A Century of Progress 1933-34
A Century of Progress had been incorporated, on January 5, 1928, as a non-profit enterprise. But, a profit had been made! For the period of January 5, 1928, to December 31, 1934, total revenues were $43,589,154; total expenses were $42,900,989. This left a sum of $688,165 for "organization expenses, demolition, and final liquidation." These expenditures left a sum of $160,000, which was divided (by prior agreement) between the South Park Corporation (the "landlord" of A Century Of Progress, later absorbed by the Chicago Park District), the Museum of Science and Industry, the Art Institute, the Adler Planetarium, and other organizations involved in the preservation of some of the fair's exhibitions after its closing.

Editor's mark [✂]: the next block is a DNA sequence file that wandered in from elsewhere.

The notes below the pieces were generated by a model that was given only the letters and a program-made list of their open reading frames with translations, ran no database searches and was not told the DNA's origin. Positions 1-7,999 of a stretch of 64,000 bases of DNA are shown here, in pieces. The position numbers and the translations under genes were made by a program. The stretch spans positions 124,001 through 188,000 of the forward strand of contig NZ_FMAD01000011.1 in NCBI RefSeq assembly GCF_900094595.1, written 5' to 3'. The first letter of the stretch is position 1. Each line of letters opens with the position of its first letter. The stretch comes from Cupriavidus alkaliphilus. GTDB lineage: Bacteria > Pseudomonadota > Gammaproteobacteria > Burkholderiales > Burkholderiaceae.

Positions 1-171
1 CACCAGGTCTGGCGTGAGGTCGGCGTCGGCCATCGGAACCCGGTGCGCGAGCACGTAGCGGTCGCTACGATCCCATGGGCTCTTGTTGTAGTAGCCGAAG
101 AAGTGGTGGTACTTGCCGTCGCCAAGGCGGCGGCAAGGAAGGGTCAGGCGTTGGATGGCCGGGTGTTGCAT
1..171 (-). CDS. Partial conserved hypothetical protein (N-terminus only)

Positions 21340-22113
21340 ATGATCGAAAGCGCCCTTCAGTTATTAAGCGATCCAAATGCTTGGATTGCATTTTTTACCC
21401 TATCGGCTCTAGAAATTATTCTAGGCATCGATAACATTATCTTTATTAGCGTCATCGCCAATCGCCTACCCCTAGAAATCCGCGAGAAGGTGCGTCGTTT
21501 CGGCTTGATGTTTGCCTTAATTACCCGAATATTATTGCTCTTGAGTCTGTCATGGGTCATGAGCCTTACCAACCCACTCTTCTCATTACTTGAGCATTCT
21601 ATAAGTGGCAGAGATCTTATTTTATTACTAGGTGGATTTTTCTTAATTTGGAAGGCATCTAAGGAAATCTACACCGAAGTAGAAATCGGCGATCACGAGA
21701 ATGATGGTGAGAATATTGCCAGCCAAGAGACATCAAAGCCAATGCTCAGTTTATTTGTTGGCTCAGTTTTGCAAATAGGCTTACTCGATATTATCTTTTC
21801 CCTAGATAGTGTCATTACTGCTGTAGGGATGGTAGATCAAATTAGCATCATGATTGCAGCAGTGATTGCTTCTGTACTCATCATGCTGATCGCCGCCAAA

The cover of this sewing kit shows the vivid colors
The architectural commission for the fair, appointed by the fair's board, was composed of architects of national renown, among them Hubert Burnham (also a son of Daniel H. Burnham, Sr.), Edward H. Bennett, and John A. Holabird. Joseph Urban, as director of color, was responsible for the innovative and controversial color scheme of the fair --"Rainbow City," the people called it. In contrast to "The White City" -- the World's Columbian Exposition held in Chicago in 1893--A Century of Progress was vibrant with color. Buildings were painted with color schemes, usually of four hues, from the total palette of 23 colors in 1933; and a more limited range of ten hues in 1934. Night-time illumination with white and colored lights heightened the effect. In 1934, the coordination of color schemes throughout the fairground aided the fairgoer in his progress through the grounds.
Al Capone - Chicago Black Sox - A Century of Progress - Chicago Fire
The World's Columbian Exposition - Parades, Protests and Politics
The Pullman Era - The Stockyards
Fort Dearborn (Coming Soon!)
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